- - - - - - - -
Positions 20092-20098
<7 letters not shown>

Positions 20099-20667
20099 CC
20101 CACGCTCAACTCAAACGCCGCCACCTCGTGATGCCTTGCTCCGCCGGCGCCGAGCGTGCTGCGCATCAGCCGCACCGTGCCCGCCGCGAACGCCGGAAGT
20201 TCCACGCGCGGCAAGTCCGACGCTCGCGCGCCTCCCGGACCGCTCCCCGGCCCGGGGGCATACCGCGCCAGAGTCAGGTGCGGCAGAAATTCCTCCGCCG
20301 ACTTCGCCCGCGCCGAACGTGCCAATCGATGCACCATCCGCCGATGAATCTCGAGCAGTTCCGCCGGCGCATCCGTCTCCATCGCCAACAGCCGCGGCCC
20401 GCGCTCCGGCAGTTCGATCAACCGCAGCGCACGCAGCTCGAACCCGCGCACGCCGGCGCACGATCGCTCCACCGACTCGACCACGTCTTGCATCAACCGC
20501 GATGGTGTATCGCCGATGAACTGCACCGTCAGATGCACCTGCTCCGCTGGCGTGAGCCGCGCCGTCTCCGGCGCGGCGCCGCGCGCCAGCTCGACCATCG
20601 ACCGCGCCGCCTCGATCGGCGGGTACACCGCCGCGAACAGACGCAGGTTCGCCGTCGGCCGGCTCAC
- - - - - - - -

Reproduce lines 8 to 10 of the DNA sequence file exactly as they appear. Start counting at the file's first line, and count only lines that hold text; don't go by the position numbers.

20401 GCGCTCCGGCAGTTCGATCAACCGCAGCGCACGCAGCTCGAACCCGCGCACGCCGGCGCACGATCGCTCCACCGACTCGACCACGTCTTGCATCAACCGC
20501 GATGGTGTATCGCCGATGAACTGCACCGTCAGATGCACCTGCTCCGCTGGCGTGAGCCGCGCCGTCTCCGGCGCGGCGCCGCGCGCCAGCTCGACCATCG
20601 ACCGCGCCGCCTCGATCGGCGGGTACACCGCCGCGAACAGACGCAGGTTCGCCGTCGGCCGGCTCAC